• 2-year-old boy: ABA services were briefly provided to a two-year-old boy who had significant communication and social skills deficits. His profile would greatly benefit from holistic, early intervention ABA services. However, the parents’ expectations were misaligned and unrealistic. The parents expected ABA therapy to “cure” the boy’s autism in a short amount of time, and the parents expected to see significant improvement in a matter of weeks. Due to the misalignment of timeframe and expectations, it was determined that ABA services were not the right fit.
  • 4-year-old boy: ABA services were provided to a four-year-old boy that needed assistance building functional communication and improving attending skills. Unfortunately, the family envisioned ABA services as purely an extension of school and only desired short sessions (one hour or less) focused on “school” skills. Even though the treatment plan was mutually discussed and finalized before the start of services, there was a misalignment of what skills would be worked on and how they would be worked on. Due to the misalignment of session expectations and unwillingness to work on overall adaptive skills, it was determined that ABA services were not the right fit.

How Do You Know If ABA Therapy is Working?

As you can see from the above examples, ABA therapy is not as cut and dry as some of the horror stories you see out there make it out to be. There are a lot of reasons why it may or may not work, some you can control and others you can’t.

Here are some tips for ensuring ABA therapy is working for your child and what to do if it’s not:

  • Make sure your child’s therapist and your family are on the same page about what treatment entails and what the goals are for it.
  • Do regular check-ins with your child’s Board Certified Behavior Analyst (BCBA) to determine where they are meeting goals.
  • Check-in with your child, too. While they may not understand the progress towards their overall goals, you can ask them how they feel about working with the team, if anything is going wrong, and other questions to gauge how they’re doing.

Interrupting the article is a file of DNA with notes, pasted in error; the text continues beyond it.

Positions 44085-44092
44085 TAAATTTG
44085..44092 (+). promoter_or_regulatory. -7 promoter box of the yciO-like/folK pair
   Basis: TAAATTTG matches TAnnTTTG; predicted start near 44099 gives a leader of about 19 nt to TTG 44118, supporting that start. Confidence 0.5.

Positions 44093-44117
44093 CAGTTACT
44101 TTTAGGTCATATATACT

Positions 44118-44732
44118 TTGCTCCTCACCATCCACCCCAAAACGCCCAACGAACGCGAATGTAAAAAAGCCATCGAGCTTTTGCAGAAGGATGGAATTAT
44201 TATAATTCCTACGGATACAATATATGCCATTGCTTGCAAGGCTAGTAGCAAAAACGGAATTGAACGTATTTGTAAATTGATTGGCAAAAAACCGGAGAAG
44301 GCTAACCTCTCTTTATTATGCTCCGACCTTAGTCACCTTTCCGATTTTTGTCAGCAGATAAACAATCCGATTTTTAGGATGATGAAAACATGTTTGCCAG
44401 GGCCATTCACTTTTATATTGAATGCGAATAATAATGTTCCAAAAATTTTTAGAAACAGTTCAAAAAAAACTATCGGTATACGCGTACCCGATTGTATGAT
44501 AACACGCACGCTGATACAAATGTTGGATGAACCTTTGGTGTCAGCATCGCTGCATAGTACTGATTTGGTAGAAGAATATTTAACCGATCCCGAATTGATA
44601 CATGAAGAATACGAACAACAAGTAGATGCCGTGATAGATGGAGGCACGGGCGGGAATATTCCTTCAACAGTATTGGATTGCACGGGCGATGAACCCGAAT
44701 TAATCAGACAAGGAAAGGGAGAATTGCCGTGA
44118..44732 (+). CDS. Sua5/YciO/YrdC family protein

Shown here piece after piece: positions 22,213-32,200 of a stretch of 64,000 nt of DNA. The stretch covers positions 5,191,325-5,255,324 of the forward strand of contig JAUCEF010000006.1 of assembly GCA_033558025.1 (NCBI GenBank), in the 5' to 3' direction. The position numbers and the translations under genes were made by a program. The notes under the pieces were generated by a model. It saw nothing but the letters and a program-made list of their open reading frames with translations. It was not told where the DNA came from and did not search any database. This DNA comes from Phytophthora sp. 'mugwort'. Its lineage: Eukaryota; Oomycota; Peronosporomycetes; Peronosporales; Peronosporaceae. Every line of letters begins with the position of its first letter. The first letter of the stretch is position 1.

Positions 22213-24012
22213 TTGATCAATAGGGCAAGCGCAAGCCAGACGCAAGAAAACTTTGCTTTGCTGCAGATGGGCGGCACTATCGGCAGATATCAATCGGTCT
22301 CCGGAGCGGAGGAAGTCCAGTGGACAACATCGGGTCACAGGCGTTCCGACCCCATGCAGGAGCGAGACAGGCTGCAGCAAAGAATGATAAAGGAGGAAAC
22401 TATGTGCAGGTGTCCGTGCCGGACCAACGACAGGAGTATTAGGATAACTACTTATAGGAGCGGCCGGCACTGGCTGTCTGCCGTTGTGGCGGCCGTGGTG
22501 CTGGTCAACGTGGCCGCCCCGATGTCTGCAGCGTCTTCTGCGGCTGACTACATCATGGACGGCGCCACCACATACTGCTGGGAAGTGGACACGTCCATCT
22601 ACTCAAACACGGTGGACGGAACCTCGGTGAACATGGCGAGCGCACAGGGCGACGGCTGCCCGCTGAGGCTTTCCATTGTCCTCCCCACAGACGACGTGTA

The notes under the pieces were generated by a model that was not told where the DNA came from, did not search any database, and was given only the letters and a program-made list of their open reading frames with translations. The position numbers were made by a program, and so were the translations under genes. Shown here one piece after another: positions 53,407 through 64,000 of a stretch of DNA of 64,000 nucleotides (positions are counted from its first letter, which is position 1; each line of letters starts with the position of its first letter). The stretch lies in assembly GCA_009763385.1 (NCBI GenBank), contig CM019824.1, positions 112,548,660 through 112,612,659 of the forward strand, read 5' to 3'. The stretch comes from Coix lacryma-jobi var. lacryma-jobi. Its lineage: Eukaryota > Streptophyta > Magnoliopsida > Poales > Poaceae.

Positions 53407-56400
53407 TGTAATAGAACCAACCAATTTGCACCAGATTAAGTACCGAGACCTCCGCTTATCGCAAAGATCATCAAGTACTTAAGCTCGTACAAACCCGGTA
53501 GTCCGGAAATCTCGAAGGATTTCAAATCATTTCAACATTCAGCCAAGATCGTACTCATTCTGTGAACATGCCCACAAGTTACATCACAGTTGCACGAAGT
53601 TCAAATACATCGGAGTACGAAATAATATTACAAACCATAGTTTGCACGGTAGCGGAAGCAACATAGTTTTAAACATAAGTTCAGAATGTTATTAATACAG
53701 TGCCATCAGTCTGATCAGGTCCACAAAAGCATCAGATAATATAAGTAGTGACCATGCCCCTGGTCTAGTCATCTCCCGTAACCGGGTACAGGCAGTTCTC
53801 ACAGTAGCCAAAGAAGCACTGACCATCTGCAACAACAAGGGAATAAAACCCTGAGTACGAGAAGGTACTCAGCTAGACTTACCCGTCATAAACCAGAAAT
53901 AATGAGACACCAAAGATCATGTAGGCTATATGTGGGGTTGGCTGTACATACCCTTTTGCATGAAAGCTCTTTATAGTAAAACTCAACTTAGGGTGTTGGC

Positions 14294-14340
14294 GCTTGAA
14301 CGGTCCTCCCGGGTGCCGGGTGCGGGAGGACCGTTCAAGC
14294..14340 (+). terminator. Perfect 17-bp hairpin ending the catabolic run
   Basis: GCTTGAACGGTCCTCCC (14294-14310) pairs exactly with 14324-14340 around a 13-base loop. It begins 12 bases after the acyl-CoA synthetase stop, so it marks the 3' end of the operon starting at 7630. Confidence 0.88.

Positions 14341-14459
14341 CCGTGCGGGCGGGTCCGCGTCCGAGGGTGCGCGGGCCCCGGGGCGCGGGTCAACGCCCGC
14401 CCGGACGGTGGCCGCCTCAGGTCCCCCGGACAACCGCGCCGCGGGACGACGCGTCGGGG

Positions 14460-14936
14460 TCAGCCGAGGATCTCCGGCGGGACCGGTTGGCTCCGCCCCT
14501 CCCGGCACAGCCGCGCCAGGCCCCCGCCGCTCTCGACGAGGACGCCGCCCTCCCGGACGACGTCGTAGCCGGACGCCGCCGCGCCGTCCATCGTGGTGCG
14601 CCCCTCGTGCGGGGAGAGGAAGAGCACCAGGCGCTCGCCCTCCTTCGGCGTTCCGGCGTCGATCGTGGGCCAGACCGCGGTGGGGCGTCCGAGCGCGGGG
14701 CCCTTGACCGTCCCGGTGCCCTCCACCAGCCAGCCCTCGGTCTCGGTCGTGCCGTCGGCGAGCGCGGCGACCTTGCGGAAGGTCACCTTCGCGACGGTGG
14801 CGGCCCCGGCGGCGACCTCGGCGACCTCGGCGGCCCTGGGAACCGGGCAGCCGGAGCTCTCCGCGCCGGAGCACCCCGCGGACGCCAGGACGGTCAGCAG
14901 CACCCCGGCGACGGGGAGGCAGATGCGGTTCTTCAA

• Pay attention to how your child interacts with the world around them outside of treatment. Seeing them do things differently than they’ve been working on is a good indicator ABA therapy is working for them.
  • If you notice things don’t seem to be progressing, or your child isn’t using what’s taught during ABA at home or in other settings, it’s time to talk to your child’s BCBA and adjust the treatment plan or discuss other options. Don’t be afraid to ask questions and advocate for your child.

You should begin to notice changes in your child and how they interact with the environment based on the timeline and goals set forth by your child’s BCBA when starting ABA therapy. If your child isn’t hitting their milestones, it’s time to discuss this with their BCBA and adjust the treatment plan accordingly.

What Are the Alternatives to ABA Therapy?

Most autism spectrum disorder (ASD) treatments are broken down into four categories: behavior and communication approaches, dietary approaches, medication, and complementary and alternative medicine. In addition to ABA therapy, the following may be beneficial to children and work in conjunction with applied behavioral analysis according to the CDC:

How to Learn More About ABA Therapy

We encourage every family to perform independent research on ABA therapy and all treatment options presented for their child. Your due diligence and direct involvement in your child’s autism diagnosis and treatment plan are critical for your child’s success. Don’t let anybody make you feel otherwise. Take the time to learn everything you can about autism, as well as the treatment options available. Ask questions and always advocate for your child and their well-being.

Two resources Ascend Autism recommends to learn more about autism, ABA therapy, and other treatment options are:

Avoiding Your Own ABA Therapy Horror Story

The Board Certified Behavior Analyst you work with should be certified and continue their education in the field once they receive that certification. This ensures they are up to date on the latest practical application of the therapy in a clinical setting. They should set up a treatment plan and goals as they meet with you, your child, and understand what behaviors need to be worked on for your child’s overall success. If the above isn’t happening, this is where ABA may prove to be pointless or a negative experience for anyone.

This is why choosing the right partner to work with your child and family through their autism diagnosis is critical to avoiding issues with treatment. The same could be said of any diagnosis for an adult or child – you have to understand your diagnosis, research the treatment options available for it, vet the partners you work with for treatment, and adjust what you’re doing if the treatment isn’t effective or the provider isn’t the right fit. You have to be an advocate for yourself, and you have to be one for your child, who can’t always speak up for themselves.